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Making immune responses against food components is part and parcel of normal physiology. Whether outcome is normal or not depends on the type of immune responses (see figure below from Berin, M. Cecilia, and Hugh A. Sampson. “Food allergy: an enigmatic epidemic.” Trends in immunology 34.8 (2013): 390-397. http://icahn.mssm.edu/static_fil…).

  • Normal Immune Responses to Food Antigens: As long as antibody classes such as Immunoglobulin A and IgG4, and T cell responses such as Regulatory T cell predominate, outcome is likely to be benign.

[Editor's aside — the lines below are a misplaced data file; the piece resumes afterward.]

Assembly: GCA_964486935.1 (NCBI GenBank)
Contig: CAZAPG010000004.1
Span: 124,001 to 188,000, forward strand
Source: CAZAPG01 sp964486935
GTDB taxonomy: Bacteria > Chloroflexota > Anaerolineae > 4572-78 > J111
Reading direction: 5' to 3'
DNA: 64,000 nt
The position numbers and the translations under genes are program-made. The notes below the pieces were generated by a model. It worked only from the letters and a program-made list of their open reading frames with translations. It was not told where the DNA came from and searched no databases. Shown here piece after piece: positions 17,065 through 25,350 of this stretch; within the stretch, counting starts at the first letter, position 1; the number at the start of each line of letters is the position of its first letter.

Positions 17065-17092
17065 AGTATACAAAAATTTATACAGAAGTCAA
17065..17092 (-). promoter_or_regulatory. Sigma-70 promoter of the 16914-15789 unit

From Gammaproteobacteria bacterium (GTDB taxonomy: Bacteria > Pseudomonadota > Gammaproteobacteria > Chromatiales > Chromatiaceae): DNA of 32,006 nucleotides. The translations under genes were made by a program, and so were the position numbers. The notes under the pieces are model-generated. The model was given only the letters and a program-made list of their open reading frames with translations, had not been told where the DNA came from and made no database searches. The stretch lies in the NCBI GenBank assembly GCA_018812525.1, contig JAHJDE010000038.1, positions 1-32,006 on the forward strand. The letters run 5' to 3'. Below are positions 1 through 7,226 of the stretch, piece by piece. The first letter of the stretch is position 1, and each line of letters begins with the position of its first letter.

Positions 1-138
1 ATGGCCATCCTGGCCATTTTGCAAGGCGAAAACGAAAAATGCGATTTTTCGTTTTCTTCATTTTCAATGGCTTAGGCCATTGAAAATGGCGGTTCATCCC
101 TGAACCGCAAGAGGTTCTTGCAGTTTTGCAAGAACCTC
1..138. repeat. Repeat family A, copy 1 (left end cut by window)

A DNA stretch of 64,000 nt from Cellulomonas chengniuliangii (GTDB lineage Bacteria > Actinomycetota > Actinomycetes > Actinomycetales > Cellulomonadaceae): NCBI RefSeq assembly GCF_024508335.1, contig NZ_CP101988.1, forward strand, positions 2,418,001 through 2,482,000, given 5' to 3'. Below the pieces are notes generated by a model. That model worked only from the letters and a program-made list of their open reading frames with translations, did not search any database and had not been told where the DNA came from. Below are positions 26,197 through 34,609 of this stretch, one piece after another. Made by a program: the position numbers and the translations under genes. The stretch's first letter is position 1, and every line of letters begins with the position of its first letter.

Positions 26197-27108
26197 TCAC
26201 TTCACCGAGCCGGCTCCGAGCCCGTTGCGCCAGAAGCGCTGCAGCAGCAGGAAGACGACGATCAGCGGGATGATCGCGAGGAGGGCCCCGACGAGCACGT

• Abnormal Immune Responses to Food Antigens: Outcome can be pathology if antibody classes other than IgA predominate, especially Immunoglobulin E antibodies, since Antigen-IgE complexes can bind to specific receptors on cells such as Mast cell, resulting in release of potent chemical messengers such as Histamine, which represents the hallmark of typical allergic immune responses. In the case of food antigens, such outcome results in food allergies.